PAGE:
June 20th, 2024

Dyer explores an evolution in the view of war


By Ry Clarke - Lethbridge Herald Local Journalism Initiative Reporter on November 12, 2022.

Lethbridge Public Library presented a night with Gwynne Dyer at the Yates Memorial Theatre Thursday night. Dyer, historian and independent journalist, spoke to audiences about war, with an examination of current global struggles in Ukraine with the Russian invasion. Considering how war has evolved in our current society, and viewed over the passage of time with global expansion.

“The question is, what do you call it? Is it a tradition, artifact, is it inherited? Did we invent it? People thought war was okay, as long as we win,” said Dyer. “About the mid first World War, 1916, something happens in the world and war is no longer glorious, war is a problem. Suddenly we think about it differently. I think that is why there was so little resistance in Canada to contributing to those wars, because we already had begun to see them as wars against war.”

Speaking to the major super powers, countries possessing nuclear weapons, Dyer notes that in today’s world those countries will avoid direct confrontation with one-another, and fight via-proxy to avoid having to use such means. “The French, the British, the Russians, the Chinese, the Americans, none of the great powers dare fight each other directly anymore. Haven’t done that for 77 years,” said Dyer. “Because if you have nuclear weapons and the other side has nuclear weapons… it’s really hard to start and stop before you have actually tried everything to avoid losing.”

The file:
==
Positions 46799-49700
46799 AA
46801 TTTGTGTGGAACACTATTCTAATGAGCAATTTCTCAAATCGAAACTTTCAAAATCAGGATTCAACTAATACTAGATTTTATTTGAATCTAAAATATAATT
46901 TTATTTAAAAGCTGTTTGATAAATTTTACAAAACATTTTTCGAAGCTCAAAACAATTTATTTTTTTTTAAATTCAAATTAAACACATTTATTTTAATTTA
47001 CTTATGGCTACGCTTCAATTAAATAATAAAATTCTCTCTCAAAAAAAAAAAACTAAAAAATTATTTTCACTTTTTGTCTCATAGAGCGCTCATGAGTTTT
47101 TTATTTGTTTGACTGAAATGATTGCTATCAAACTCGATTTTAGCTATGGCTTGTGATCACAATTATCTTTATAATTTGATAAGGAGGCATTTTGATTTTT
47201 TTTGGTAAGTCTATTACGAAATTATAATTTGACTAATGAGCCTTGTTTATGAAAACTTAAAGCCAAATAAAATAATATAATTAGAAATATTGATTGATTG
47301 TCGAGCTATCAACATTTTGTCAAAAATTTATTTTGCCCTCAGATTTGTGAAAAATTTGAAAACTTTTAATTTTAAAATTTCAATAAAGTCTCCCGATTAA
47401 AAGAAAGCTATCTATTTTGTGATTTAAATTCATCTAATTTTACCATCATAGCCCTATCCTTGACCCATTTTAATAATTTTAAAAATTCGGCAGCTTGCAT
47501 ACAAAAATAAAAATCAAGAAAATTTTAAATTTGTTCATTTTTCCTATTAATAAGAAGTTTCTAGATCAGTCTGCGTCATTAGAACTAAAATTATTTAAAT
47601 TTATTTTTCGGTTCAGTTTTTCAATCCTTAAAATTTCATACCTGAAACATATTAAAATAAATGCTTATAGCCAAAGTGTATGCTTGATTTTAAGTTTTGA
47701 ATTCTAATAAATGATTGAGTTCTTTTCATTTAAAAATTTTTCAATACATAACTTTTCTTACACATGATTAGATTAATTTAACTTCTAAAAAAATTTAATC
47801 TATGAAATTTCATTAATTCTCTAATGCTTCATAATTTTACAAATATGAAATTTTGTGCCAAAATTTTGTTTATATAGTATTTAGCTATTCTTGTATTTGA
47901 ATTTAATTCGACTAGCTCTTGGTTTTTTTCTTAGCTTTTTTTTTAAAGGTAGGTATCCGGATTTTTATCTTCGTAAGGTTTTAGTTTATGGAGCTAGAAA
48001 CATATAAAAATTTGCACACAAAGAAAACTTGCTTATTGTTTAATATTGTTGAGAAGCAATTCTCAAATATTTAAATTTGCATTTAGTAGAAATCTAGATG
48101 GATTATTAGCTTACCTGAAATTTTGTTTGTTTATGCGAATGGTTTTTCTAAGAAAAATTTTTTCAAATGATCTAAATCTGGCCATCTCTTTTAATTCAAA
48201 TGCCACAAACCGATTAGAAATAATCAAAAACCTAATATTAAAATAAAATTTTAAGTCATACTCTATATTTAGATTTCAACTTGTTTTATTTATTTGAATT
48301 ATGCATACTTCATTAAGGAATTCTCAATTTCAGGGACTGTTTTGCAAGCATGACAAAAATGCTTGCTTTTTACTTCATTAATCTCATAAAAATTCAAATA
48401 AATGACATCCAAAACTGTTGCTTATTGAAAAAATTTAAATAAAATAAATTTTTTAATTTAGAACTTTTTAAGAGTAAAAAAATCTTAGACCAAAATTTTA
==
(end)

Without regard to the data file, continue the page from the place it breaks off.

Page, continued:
Dyer notes that with conflict, like the war in Ukraine, countries will help and supply resources, but keep abreast of direct conflict to avoid escalation. “We are having a confrontation with Russia, and we are sending weapons to Ukraine, but that’s ok. That is within the bounds,” said Dyer. “There are a few unarmed visits by NATO supply officers. But there are no armed NATO forces. There has not been at any point. Because you do not want to raise even the shadow of a doubt.”

Dyer also commended Volodymyr Zelenskyy, President of Ukraine, for his work so far in the war effort. Noting the tactics the Ukrainians have had in their efforts. “What is truly remarkable is that the Ukrainians have not made a single major military mistake in the entire war,” said Dyer. “War is normally a mixture of successes and mistakes. Because of course, you never know what the other side is going to respond with. The fact that the Ukrainians have managed to do so well, I think, is to the credit of their general staff.”

With a night on the discussion of war and how it has evolved, Dyer’s talk sparked insight to how our views have changed after many battles fought. “Collectively we are working on controlling war and rendering it obsolete,” said Dyer. “We know it is a centuries long project, but we have to do it and we are making progress.”

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